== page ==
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Turkey imposes partial Ramadan lockdown amid record cases

ANKARA, Turkey (AP) – Turkey’s president announced a partial lockdown Tuesday during the first two weeks of the Muslim month of Ramadan to curb COVID-19 infections as the number of diseases hit a record. In a televised address following a Cabinet meeting, President Recep Tayyip Erdogan said the government was re-imposing bans on intercity travel, barring people over 65 and under 18 from using public transport, re-adjusting public sector working hours, closing sports and leisure centers, and expanding the length of night-time curfews.

Schools will return to distance education, besides classes preparing for high school and university entrance exams. Erdogan said that weddings, engagement parties, and other crowded gatherings will be barred until after the Muslim Eid holiday. The Turkish leader stressed that crowded Iftar, or Ramadan fast-breaking dinners, would also not be allowed. On Tuesday, the health ministry reported 59,187 new infections in a single day, the highest since the start of Turkey’s outbreak. It also said 273 deaths.

Single-day infections have increased more than five-fold since March, while the number of deaths and seriously ill COVID-19 patients has also been steadily growing. Turkey now ranks among the badly-hit countries. Turkey has reported over 34,000 COVID-19 deaths, but experts say those official figures underestimate the toll-like many countries.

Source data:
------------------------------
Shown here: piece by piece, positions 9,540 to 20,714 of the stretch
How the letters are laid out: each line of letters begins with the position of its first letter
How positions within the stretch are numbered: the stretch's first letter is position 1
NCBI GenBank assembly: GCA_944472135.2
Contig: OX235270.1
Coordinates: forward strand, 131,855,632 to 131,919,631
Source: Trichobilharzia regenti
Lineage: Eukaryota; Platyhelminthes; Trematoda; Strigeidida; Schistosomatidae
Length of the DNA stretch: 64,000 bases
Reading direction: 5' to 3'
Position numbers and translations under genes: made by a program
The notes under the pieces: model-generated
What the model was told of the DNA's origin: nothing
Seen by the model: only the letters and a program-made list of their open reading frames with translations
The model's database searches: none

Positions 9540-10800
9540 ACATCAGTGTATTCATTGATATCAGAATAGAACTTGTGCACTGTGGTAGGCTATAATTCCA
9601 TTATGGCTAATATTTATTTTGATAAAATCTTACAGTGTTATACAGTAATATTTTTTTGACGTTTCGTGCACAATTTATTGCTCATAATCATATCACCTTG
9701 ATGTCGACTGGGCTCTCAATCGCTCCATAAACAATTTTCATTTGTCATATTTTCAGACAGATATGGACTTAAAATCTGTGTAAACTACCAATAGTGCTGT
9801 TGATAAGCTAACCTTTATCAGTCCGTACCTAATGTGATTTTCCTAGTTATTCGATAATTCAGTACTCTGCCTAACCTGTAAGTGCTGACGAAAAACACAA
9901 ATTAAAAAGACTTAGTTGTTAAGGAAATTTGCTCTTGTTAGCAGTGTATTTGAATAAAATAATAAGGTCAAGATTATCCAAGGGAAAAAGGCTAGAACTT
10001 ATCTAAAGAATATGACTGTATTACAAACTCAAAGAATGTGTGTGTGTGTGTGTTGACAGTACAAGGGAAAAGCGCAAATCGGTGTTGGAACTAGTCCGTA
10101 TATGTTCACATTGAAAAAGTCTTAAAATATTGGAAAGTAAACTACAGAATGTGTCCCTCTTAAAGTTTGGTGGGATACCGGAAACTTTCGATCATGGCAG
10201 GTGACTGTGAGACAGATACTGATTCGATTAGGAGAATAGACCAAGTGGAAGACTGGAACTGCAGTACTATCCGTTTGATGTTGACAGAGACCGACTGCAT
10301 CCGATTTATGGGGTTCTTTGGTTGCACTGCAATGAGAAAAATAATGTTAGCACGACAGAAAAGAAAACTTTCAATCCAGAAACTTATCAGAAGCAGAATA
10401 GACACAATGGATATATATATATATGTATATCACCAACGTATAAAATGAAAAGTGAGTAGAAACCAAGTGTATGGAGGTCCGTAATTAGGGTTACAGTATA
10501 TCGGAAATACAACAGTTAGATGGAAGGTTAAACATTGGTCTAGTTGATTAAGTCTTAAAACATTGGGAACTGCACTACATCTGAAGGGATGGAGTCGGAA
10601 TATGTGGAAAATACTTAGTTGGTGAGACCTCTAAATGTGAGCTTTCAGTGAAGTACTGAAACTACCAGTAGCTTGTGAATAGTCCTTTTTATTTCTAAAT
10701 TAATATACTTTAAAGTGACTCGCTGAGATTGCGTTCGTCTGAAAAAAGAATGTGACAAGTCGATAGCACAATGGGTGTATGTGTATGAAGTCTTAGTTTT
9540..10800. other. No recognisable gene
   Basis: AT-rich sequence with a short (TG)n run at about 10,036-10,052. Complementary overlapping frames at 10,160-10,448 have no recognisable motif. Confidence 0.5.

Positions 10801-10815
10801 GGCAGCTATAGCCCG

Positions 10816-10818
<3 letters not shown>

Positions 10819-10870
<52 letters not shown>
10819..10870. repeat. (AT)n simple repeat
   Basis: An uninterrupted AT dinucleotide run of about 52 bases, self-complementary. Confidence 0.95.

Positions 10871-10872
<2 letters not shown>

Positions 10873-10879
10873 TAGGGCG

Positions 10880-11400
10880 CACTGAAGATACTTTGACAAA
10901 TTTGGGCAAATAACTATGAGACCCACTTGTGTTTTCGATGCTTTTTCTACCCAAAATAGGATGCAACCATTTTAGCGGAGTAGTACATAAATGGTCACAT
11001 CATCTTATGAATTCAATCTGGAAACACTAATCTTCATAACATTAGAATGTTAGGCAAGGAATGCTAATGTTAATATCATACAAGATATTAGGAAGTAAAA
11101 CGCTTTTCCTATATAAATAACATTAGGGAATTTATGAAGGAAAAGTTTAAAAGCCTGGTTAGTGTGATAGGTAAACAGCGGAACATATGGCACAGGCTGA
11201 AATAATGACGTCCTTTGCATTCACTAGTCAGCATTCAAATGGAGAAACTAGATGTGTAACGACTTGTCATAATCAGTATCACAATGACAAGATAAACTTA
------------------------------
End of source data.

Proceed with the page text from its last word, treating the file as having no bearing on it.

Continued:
“The increasing number of cases and deaths, especially in the larger cities, is steering us toward tightening measures again,” Erdogan said. “Even though the situation isn’t affecting our health system, we could not remain a spectator to this state of events.”

Turkish health professionals would dispute the claim. They have warned that the spike in cases is putting a strain on hospitals.

The Turkish leader said the restrictions take effect Wednesday evening and warned of more possible measures should the new conditions fail to decrease the infections.

“If we don’t improve at the rate we target during the two weeks, much harsher measures will become inevitable,” he said.infection rates down before Turkey’s crucial summer tourist season following a dismal season last year.

Health Minister Fahrettin Koca said 85% of the cases in Turkey could be traced to the faster-spreading variant first detected in Britain.

Turkish opposition parties also blame Erdogan, whose ruling party held mass political rallies across the country, disregarding the government’s virus restrictions. The party rejects the accusations.

In early March, Erdogan eased COVID-19 restrictions under a “controlled normalization” program to minimize the impact on his nation’s ailing economy. The relaxing of measures came despite a warning from doctors that the move was premature.

As the numbers soared by late March, Erdogan re-imposed weekend lockdowns in 58 of Turkey’s 81 worst-hit provinces and closed cafes and restaurants apart from take-out meals during Ramadan.

Follow AP’s pandemic coverage at https://apnews.com/hub/coronavirus-pandemic and https://apnews.com/hub/coronavirus-vaccine.

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Molly Aronson

I'm an award-winning blogger who enjoys all things creative but is especially passionate about lifestyle design. I blog over at mehlogy.com I love that I get to share my passion for healthy living, fashion, fitness, and travel with readers from all over the world.

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